The Free Rider Problem

We’ve all experienced this. You’re at a crowded party, parked (wisely) next to the bar. A new guest comes in, quickly shoves a middling bottle of wine into the cooler amidst the “hi, how are you” chaos, and then makes a beeline for the good stuff. You watch in disbelief as dude or dudette pours a giant glass of the $25 Riesling you sprung for, smiling at you over the brim—we’re talking bowl-full here—before taking his or her first big gulp of your hard-earned Austrian minerality.

Or maybe it’s not wine. Maybe it’s an ironic six-pack of Miller High Life, shoved unceremoniously into the fridge, never to be seen again, while New Guest takes her keychain church key to your $14 bourbon barrel-aged stout four-pack. What you’re witnessing isn’t simply an egregious party foul. It’s a longstanding sociological phenomenon, and quite possibly, the downfall of polite beverage civilization, known simply as the free rider problem.

“The Free Rider” is actually an economic term referring to those “individuals in a population [who] either consume more than their fare share of a common resource, or pay less than their fair share of the cost of a common resource.” And while said Free Rider would be, and generally is, a far greater drag in more serious socioeconomic and political contexts, we can’t deny he or she exists in the (relatively) muted tragedies of uneven BYOBs.

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So how does the Free Rider come to be, let alone get away with it? It’s all about the groupthink of the BYOB. For most of us, the basic thought process of the BYOB is “How much do I have to spend without seeming impolite?” Nobody wants to set the bar too high, and not just because bringing a $50 bottle of Grand Cru Chablis to a potluck would be too much, like wearing a velvet gown to karaoke night. If you buy too high, you might outpace the vibe of the night, or even embarrass the host, whose booze selection might top out at $20. Buy too low, like a $10 box of Franzia “Chillable Red,” and you’ll spend the night avoiding evil glances from host or hostess as your wine box quietly gathers dust. (And then you’re the one sneaking off to secretly pour something decent.)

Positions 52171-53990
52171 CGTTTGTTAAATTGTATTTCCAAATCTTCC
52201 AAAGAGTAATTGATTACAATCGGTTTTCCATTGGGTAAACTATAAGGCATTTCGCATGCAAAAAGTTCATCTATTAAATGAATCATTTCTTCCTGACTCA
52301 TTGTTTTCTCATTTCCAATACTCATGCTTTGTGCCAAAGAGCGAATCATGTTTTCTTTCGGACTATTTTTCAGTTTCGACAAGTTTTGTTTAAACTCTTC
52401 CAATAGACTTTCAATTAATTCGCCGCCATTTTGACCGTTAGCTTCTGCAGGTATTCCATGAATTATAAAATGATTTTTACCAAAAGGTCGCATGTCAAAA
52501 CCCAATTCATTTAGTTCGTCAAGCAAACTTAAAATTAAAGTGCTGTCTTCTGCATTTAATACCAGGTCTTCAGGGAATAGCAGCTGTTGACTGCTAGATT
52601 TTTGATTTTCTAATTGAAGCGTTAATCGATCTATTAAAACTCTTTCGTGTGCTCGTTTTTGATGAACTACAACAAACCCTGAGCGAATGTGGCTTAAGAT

BYOB is a balancing act, which most of us tend to take fairly seriously (as seriously as the economic/social balancing act of group drinking should be taken). But for the Free Rider, group considerations are moot, surrendered either by economic necessity or just casual jerkery. In the worst-case scenario, they treat BYOBs like open bars at a wedding (and chances are, they didn’t bring a gift).

So what do you do if you’ve spotted a Free Rider at a party? Do you call him or her out? Do you stop the music, unearth the Andre Cold Duck Sweet Red he or she hid deep at the bottom of the cooler, and hold it up for all to see? Or do you just pull one of the weaker options left to the socially disappointed—the passive aggressive angry glare? The answer, at first: none of the above.

Because, let’s face it, we’ve all been there. We’ve all been the Free Rider at some time or another—lean times, the Great Recession, rampant job insecurity. Sometimes we just can’t afford good stuff, even decent stuff, and (on the opposite side of the Free Rider problem) it can be nice, and economically appropriate, to occasionally benefit from the communal booze wealth. That’s society, man. But it’s a slippery slope, one that might find any of us going from temporary Free Rider to Molson Golden six-pack hider.

So if you do see a repeat Free Rider offender, it’s time to take action, for his or her sake as much as the party’s. Maybe start with something casual but forceful, like “Hey buddy, glad you’re loving those Ballast Point Grapefruit Sculpins I brought, but I was also hoping the host got to taste a couple…” and/or “Hey, cool, didn’t realize you liked Scotch so much! What did you bring? I’d love to try it. I’m a bit of a booze nerd…” Not that we advocate passive aggressive beverage shaming as a regular corrective measure. But the only thing that’s gonna stop the Free Rider from treating your house party like it’s her personal bar is you. So maybe just, next time she pours a glass of the good stuff—and leaves the $9 oak-bomb Chardonnay she brought to die alone in your fridge—do that thingy where you point to your eyes with two fingers, then to hers. Because it’s kind of cool-looking and quietly effective. Like, “Free Rider, I see you…”